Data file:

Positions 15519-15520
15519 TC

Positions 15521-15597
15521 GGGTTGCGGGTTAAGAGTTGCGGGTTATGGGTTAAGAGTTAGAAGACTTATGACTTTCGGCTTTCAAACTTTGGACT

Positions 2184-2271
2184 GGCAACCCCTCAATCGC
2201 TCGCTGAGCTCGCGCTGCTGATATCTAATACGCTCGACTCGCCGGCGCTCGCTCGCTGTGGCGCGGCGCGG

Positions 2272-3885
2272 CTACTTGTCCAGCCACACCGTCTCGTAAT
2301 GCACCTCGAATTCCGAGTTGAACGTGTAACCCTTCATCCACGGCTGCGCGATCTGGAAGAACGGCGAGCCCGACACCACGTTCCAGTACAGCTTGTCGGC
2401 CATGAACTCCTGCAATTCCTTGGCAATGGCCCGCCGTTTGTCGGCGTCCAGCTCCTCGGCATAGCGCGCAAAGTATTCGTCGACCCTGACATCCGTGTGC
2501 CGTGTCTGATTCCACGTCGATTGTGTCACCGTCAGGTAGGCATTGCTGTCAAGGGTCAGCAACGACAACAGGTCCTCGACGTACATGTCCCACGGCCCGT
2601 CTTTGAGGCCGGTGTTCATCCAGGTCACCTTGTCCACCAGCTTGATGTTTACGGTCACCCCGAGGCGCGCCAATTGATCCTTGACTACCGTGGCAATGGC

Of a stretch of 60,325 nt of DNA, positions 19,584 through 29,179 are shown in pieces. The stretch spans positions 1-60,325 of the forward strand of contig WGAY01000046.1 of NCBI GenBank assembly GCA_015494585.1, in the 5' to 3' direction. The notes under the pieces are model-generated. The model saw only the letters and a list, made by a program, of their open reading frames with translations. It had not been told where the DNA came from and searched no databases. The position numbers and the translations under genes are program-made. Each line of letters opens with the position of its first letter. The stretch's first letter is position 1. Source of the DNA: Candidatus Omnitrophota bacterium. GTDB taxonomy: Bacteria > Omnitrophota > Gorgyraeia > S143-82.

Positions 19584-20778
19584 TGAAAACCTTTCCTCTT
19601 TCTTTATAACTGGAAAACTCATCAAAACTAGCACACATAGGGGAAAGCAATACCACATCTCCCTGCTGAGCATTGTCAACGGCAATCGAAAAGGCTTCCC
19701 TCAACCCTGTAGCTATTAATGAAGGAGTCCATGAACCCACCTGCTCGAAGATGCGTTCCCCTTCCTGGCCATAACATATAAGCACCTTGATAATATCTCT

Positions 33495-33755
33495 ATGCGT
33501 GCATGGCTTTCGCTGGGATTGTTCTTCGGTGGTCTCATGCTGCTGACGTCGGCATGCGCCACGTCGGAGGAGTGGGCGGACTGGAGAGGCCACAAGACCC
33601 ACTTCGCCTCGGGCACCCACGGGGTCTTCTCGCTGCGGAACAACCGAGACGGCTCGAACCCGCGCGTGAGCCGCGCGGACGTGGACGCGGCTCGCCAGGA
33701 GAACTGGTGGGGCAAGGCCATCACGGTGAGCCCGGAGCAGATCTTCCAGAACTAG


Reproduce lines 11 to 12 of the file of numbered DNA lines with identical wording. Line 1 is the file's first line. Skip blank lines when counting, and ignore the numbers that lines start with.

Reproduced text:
2401 CATGAACTCCTGCAATTCCTTGGCAATGGCCCGCCGTTTGTCGGCGTCCAGCTCCTCGGCATAGCGCGCAAAGTATTCGTCGACCCTGACATCCGTGTGC
2501 CGTGTCTGATTCCACGTCGATTGTGTCACCGTCAGGTAGGCATTGCTGTCAAGGGTCAGCAACGACAACAGGTCCTCGACGTACATGTCCCACGGCCCGT